Initially ussed in rowing
came up with a bank of stats / body measurements that could be used to identify a best fit sport for different participants
Sports Search was rolled out between 1994 and 1996: every single high school in the country was visited!
Those identified as possible talent were invited to the neext staged of screening. This ended up being only 2% of those tested.
Have a go at this question from 2011
World Class Programme
School Games
TOP Programme
AASE
UK Talent Team
Girls 4 Gold


Athletes with realistic medal capabilities at Olympic level for 2012 and beyond

Typically 4-6 years from podium

UK World Class Pathway

Muggsy

A talent profile should be compiled from
Case studies of past Olympians
Discriminating factors separating medallists from non-medallists
Coaching insight
Performance modelling

A talent profile should be underpinned by quality research

It should be shown to predict performance to a good degree of probability

Use both ‘coach’s eye’ / ‘gut feel’ and validated science methodologies

Creating a talent profile

Read the FAQs from the UK Sport Website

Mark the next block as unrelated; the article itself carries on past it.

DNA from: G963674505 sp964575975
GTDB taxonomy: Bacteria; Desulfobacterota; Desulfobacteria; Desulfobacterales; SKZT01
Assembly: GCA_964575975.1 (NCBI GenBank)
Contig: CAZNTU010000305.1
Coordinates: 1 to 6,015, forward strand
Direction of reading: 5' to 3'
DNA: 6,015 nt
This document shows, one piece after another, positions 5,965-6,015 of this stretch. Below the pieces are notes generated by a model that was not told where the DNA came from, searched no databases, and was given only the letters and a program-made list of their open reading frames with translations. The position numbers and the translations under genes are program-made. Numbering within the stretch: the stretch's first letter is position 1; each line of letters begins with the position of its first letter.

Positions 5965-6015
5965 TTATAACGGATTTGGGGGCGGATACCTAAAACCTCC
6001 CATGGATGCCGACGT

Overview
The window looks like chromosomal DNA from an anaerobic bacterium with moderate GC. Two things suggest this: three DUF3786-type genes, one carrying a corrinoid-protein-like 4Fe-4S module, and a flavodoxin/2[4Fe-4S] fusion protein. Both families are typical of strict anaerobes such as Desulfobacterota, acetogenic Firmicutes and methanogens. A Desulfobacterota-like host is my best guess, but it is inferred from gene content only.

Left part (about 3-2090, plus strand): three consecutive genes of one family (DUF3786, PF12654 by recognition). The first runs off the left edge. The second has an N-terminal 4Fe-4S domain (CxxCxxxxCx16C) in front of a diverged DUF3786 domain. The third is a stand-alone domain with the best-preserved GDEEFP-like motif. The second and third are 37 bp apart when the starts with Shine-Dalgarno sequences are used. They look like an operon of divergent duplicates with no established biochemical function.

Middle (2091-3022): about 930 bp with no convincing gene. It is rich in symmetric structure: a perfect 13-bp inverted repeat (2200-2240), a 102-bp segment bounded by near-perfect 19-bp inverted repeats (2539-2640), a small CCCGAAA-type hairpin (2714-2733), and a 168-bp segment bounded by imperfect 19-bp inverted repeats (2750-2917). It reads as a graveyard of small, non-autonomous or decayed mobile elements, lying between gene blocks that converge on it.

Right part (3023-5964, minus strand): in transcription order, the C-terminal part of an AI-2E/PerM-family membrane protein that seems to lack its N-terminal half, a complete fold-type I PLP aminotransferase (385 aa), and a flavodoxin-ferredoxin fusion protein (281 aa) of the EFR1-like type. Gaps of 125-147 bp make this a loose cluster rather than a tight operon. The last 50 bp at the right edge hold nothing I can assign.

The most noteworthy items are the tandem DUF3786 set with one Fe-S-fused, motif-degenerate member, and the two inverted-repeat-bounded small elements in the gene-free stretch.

Power2Podium

Began in 2008

Success means it will be re-run between 2013-2016

Girls 4 Gold Ambassador Angela Hannah transferred from hockey in 2007 and went on to be selected to represent Team GB at the London 2012 Olympic Games, finishing fifth in the K4 500m

Female athletes aged 15-25

Aiming at Tokyo 2020 Olympic Games
Girls 4 Gold

Talent 2016: Tall and Talented


Supports wide scale recruitment and confirmation of athletes who have potential to progress through pathway.

Encourages sports to become increasingly sophisticated in the way they identify and recruit talent

Typically 8 years from podium
(less if Talent Transfer scheme)

UK World Class Pathway


Athletes with realistic medal capabilities at Olympic level

Maximum of 4 years from podium

Athlete places distributed according to:

The sport’s record at the previous Olympics
The athlete’s track record
Projected medal capability (Gold, Silver, Bronze)
Demonstrated success of that particular pathway

UK World Class Pathway

Talent 2018: Fighting Chance: Battle for Brazil
Talent 2012: Fighting Chance
Talent 2012: Paralympic Potential
Talent 2016: Tall and Talented
Girls 4 Gold
Pitch 2 Podium
Power 2 Podium
Sporting Giants

Talent ID Programmes

Talent Identification
Screening based on selected tests